Separation of church and state is a nice idea in theory, but governments rely heavily on religious organizations to teach and enforce a code of morals and ethics. Even the most secular societies recognize religious holidays, encourage worship attendance, promote religious donations through tax-deductions, and support faith based volunteerism; religion is a tool used to maintain a happy, healthy, and reliable population. Religion teaches lessons like “thou shalt not kill,” “love thy neighbor as thyself,” and “forgive those who sin against you” but it is society as a whole, therefore government entities, who benefits from basic moral lessons. Religion is used as a means of enforcing order, law, and control in chaotic societies. Throughout time government, rulers, dictators, and other leaders recognized the power of religious faith; often people who would rebel against political leadership would blindly follow their religious leaders. Naturally many politicians and preachers recognized the benefits of combining forces; politicians get more votes and a better behaved populace, churches get tax breaks, attendance laws, and greater recognition.

There are plenty of churches and teachers that are true to God’s word, uninfluenced by political agenda, but my struggle with organized religion includes the historic interpretations and writings. I don’t know whether the Bible, or any other books like the Torah, Qur’an, or The Book of Mormon, is truly “holy.” Did messages get lost in translation, misinterpreted in a “game” of scripture telephone? Are holy scriptures more a reflection of the writers’ beliefs than divine message? Have we taken fictional literature and declared them God’s word? Were the messages in any or all these holy books manipulated to serve the political and social needs and beliefs of the very humans writing the verses? Our cultural rules of “polite conversation” and “don’t discuss religion and politics” make it nearly impossible to engage in any intelligent conversation on these difficult questions; it’s much easier and less volatile to discuss celebrity gossip.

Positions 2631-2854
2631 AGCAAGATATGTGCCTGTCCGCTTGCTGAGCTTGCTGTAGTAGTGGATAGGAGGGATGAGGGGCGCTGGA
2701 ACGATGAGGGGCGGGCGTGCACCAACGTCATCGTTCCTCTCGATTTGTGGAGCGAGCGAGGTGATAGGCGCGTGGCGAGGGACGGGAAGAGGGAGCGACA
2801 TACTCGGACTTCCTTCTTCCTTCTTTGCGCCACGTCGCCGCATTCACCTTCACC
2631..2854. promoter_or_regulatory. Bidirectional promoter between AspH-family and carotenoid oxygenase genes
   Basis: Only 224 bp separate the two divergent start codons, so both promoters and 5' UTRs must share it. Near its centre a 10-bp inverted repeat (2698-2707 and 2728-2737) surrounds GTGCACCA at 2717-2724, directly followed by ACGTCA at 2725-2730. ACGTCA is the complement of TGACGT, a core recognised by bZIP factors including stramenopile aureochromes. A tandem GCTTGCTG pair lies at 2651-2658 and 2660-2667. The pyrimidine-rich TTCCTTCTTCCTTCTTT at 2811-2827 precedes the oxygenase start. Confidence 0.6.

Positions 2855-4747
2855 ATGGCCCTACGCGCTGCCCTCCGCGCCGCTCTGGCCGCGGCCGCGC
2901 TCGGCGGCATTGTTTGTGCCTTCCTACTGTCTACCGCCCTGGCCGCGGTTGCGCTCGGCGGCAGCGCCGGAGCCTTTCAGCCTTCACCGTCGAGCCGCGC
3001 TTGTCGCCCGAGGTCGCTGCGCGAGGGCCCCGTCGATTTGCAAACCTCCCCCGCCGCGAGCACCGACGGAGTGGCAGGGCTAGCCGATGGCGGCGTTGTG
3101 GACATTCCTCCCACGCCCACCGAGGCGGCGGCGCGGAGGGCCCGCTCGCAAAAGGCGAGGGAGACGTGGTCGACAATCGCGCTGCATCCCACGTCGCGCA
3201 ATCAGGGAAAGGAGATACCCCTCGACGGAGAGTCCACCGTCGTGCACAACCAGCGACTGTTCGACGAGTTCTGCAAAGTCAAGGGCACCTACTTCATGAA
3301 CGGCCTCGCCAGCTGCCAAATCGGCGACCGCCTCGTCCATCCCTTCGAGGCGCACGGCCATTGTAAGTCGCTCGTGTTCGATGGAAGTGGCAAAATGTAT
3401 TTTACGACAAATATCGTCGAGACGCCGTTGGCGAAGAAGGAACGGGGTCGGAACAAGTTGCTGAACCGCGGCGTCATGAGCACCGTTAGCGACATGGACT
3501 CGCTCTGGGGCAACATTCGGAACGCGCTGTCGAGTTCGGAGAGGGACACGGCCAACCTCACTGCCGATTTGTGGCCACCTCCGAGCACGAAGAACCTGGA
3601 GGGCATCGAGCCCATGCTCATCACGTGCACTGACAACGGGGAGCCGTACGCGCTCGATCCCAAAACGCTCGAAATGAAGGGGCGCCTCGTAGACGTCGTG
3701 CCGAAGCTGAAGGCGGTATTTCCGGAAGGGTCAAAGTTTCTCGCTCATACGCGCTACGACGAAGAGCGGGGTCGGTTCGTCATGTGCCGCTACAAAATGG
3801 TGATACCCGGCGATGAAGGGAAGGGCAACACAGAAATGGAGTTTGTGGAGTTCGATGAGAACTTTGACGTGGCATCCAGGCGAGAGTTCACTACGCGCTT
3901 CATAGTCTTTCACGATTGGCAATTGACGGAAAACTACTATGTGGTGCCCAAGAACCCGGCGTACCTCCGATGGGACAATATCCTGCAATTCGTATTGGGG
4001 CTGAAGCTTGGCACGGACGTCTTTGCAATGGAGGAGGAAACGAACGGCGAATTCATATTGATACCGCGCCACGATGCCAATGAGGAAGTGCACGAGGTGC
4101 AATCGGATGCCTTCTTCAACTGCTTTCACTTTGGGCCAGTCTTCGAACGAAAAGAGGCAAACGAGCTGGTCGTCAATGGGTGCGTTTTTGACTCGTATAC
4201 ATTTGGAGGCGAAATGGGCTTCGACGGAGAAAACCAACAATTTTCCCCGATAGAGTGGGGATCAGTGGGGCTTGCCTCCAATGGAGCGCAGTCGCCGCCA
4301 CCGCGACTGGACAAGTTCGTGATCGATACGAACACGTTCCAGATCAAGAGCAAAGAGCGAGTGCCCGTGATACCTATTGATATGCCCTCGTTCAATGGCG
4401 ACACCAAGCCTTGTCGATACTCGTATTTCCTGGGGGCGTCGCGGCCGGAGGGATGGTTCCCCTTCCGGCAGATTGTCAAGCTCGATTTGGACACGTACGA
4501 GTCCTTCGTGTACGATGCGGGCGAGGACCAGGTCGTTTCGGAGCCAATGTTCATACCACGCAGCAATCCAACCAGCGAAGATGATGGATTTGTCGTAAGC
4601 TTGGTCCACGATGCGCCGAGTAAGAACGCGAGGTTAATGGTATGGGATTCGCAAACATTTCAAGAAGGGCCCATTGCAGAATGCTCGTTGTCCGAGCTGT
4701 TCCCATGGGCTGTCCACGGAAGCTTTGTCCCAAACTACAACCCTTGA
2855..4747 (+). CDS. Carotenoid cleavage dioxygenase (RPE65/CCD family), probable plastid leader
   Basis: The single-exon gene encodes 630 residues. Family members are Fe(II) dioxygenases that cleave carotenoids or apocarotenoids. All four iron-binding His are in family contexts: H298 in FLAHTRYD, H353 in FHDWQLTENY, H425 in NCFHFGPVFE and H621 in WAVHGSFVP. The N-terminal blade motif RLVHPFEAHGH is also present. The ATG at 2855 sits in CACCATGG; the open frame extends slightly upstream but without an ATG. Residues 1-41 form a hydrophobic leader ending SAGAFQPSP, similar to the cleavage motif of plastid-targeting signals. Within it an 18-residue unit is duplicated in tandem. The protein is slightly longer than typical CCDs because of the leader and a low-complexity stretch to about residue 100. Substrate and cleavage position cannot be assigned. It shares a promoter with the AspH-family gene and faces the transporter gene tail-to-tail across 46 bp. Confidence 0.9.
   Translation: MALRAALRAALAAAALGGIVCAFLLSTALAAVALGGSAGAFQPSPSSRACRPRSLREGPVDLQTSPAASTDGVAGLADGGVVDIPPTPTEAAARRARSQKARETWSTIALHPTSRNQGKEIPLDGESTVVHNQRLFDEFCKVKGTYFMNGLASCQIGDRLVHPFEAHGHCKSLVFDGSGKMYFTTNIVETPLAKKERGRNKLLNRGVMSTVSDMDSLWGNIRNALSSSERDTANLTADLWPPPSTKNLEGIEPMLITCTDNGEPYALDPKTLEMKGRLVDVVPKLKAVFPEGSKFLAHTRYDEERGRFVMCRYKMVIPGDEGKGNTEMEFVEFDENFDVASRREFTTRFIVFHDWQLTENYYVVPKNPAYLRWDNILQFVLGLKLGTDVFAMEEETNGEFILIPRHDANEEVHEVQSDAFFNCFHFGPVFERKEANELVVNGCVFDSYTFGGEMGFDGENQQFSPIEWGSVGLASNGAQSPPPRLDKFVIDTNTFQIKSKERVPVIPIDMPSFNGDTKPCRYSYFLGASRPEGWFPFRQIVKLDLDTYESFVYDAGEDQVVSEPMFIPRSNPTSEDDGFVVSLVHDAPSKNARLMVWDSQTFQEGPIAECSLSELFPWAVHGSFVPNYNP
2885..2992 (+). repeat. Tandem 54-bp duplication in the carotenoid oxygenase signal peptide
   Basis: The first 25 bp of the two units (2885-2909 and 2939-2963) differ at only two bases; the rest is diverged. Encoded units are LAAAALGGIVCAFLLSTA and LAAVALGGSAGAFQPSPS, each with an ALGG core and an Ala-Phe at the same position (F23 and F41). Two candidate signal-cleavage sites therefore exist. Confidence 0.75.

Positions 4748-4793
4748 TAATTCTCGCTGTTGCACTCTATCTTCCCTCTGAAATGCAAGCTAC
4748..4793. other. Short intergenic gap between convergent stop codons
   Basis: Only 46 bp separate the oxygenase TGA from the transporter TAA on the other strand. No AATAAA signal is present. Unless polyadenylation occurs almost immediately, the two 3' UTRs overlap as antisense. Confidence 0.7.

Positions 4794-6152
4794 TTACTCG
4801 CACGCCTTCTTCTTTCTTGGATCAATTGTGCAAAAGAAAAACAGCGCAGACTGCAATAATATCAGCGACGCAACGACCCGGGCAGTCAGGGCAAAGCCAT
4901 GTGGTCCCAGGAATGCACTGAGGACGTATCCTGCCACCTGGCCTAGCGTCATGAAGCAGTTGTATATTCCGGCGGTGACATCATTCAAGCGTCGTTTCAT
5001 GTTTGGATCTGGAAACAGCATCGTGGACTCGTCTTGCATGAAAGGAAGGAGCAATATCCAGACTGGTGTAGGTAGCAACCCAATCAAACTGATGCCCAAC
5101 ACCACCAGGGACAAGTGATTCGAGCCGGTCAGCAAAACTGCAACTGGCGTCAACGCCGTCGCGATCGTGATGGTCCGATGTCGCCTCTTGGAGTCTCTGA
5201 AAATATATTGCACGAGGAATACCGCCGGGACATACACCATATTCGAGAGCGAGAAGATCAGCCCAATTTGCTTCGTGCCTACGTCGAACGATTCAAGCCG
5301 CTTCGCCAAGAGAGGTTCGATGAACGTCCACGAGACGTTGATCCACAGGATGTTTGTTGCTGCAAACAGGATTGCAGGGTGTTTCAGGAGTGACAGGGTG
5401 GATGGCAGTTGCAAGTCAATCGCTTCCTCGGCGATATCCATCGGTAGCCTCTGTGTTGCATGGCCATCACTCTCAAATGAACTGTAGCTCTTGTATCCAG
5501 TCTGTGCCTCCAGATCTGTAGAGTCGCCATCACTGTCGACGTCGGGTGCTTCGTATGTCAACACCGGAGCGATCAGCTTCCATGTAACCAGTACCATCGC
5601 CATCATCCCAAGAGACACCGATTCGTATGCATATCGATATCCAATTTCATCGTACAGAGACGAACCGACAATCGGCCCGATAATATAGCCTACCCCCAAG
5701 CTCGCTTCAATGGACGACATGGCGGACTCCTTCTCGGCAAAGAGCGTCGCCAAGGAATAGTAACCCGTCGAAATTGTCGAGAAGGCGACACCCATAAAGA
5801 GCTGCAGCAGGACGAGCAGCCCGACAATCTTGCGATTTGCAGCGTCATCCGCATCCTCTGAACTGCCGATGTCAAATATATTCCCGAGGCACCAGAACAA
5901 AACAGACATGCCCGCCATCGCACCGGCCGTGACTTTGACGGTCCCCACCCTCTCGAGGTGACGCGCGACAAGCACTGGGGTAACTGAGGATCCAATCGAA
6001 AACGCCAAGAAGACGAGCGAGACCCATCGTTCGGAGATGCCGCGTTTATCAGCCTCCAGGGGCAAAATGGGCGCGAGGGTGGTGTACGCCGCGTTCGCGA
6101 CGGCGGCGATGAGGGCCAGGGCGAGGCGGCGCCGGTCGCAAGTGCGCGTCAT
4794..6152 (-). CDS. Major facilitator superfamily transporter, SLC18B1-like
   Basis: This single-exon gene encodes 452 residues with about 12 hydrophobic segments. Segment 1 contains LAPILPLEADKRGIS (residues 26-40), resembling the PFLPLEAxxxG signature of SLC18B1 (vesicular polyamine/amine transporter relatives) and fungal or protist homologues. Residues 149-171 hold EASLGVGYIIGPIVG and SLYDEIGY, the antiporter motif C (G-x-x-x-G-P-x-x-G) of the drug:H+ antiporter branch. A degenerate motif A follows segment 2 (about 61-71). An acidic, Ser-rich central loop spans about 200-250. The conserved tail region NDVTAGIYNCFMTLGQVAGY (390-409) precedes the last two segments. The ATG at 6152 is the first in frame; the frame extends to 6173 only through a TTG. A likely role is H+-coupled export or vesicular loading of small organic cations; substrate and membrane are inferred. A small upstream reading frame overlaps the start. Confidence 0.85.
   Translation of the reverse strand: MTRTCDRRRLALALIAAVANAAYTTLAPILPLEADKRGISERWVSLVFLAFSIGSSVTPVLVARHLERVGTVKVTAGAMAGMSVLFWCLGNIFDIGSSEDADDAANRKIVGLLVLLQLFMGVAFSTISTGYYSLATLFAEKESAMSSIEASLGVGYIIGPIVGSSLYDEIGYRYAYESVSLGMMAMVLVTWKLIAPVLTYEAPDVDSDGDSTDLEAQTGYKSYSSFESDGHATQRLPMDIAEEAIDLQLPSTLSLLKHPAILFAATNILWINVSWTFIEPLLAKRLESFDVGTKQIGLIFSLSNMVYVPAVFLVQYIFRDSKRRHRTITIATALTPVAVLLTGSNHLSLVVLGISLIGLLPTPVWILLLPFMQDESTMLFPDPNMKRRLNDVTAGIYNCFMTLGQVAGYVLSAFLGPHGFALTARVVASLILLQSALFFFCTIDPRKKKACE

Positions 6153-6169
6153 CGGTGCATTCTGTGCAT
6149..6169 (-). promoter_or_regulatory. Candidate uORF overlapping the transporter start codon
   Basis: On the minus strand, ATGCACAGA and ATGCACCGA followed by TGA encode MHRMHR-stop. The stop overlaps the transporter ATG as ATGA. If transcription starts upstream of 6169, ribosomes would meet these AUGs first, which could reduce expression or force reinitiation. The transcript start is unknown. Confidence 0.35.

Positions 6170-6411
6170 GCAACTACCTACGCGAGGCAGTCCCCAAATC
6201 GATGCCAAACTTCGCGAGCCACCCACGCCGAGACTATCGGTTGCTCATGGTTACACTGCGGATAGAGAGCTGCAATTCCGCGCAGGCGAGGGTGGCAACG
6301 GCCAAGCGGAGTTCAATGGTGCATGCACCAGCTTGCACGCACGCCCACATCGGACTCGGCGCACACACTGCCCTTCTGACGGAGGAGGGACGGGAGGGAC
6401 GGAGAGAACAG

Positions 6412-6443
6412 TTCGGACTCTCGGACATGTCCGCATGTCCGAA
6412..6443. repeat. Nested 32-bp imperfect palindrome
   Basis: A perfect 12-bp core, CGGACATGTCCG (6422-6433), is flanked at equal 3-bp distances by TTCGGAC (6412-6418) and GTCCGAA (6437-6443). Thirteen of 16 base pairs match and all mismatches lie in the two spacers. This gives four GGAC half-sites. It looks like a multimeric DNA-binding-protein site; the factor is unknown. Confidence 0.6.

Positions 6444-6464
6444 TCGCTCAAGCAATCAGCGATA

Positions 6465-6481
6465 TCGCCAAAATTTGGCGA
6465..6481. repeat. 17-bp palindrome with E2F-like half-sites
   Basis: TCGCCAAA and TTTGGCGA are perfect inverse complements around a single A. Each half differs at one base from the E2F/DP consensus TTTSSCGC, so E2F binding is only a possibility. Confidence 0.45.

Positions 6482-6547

People can say I’ve lost my faith or that I am a heathen but I’m not alone. According to recent data nearly 25% of American Christians and 60% of American Jews question the existence of God. 70% of Americans with a religious affiliation think salvation can be found in a variety of religions and not just the one they practice. Churches are closing in record numbers and many churches face decreased attendance and an aging population. Many churches now close on Christmas, unable to draw in people who are too busy opening up their Santa presents. Practicing Catholics and Evangelicals are often at odds with church teachings on birth control, abortion, women’s rights, homosexuality, and pre-marital sex. Muslims and Jews often eat bacon, forbidden by both religions. More and more people pick-and-choose what they believe in; practicing the parts of religion they like and leaving the rest on the table. I just happen to be on a very strict diet when it comes to organized religion.